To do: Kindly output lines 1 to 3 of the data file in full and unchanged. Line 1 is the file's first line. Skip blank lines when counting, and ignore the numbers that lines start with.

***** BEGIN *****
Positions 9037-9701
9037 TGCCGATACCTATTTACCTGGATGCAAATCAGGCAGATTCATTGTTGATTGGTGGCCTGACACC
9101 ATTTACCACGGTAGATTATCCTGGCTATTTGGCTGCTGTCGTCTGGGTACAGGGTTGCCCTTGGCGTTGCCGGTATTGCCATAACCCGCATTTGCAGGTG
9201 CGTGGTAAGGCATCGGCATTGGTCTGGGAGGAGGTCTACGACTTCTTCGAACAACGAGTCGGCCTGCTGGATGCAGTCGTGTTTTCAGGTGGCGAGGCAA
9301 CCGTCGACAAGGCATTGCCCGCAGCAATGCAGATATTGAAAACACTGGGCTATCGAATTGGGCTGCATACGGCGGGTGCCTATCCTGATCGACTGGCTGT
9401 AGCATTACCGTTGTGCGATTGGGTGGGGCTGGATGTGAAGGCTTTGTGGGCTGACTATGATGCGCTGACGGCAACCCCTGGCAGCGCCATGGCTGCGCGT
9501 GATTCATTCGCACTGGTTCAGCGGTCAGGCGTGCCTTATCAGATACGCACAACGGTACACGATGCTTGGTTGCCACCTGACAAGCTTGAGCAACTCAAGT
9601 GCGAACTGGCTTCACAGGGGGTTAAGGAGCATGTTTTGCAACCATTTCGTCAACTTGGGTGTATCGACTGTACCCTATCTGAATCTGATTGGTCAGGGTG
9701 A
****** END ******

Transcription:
Positions 9037-9701
9037 TGCCGATACCTATTTACCTGGATGCAAATCAGGCAGATTCATTGTTGATTGGTGGCCTGACACC
9101 ATTTACCACGGTAGATTATCCTGGCTATTTGGCTGCTGTCGTCTGGGTACAGGGTTGCCCTTGGCGTTGCCGGTATTGCCATAACCCGCATTTGCAGGTG